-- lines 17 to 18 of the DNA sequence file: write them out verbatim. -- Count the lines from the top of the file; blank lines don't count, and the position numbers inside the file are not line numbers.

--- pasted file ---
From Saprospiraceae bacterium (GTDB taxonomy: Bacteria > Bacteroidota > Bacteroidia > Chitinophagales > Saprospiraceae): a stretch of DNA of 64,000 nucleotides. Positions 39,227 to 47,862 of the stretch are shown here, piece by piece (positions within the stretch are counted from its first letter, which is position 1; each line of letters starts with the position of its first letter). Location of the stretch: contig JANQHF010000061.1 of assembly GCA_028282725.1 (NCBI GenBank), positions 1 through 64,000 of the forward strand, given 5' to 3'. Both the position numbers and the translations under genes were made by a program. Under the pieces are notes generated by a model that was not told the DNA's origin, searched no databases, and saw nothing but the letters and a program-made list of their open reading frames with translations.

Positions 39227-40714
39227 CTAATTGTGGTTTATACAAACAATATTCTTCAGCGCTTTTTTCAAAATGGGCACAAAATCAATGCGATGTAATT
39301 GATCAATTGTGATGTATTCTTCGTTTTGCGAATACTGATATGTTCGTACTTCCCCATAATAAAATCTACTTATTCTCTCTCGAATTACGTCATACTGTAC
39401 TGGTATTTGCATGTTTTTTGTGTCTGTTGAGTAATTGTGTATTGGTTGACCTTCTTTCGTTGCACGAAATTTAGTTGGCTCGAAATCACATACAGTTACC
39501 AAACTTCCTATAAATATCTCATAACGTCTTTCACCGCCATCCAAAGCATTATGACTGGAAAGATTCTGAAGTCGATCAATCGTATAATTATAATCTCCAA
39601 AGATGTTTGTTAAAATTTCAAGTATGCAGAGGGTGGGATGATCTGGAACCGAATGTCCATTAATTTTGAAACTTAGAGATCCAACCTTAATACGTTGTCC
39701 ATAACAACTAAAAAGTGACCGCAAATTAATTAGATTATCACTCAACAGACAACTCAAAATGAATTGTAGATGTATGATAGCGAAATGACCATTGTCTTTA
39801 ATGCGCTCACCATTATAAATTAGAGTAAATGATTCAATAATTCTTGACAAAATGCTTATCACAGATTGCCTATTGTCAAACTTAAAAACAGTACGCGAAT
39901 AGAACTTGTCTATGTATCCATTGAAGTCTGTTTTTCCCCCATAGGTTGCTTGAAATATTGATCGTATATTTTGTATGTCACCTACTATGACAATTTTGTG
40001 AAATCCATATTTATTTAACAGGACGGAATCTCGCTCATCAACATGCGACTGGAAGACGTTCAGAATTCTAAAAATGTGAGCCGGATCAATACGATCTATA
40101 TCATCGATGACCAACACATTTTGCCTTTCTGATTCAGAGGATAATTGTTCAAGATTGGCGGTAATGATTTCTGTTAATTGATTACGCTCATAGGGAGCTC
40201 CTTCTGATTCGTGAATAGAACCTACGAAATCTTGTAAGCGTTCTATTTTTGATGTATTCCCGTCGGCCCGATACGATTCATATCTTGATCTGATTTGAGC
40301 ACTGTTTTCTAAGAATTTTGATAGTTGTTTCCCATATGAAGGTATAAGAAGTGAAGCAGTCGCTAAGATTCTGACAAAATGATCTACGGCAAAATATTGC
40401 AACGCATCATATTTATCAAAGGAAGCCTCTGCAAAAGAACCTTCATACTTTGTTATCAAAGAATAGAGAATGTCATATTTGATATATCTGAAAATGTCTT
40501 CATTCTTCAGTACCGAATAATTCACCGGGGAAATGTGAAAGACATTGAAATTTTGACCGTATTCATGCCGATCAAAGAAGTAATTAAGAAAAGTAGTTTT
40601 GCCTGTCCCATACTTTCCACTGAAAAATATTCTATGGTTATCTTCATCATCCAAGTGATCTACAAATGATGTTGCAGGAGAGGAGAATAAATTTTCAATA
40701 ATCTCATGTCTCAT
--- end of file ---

40601 GCCTGTCCCATACTTTCCACTGAAAAATATTCTATGGTTATCTTCATCATCCAAGTGATCTACAAATGATGTTGCAGGAGAGGAGAATAAATTTTCAATA
40701 ATCTCATGTCTCAT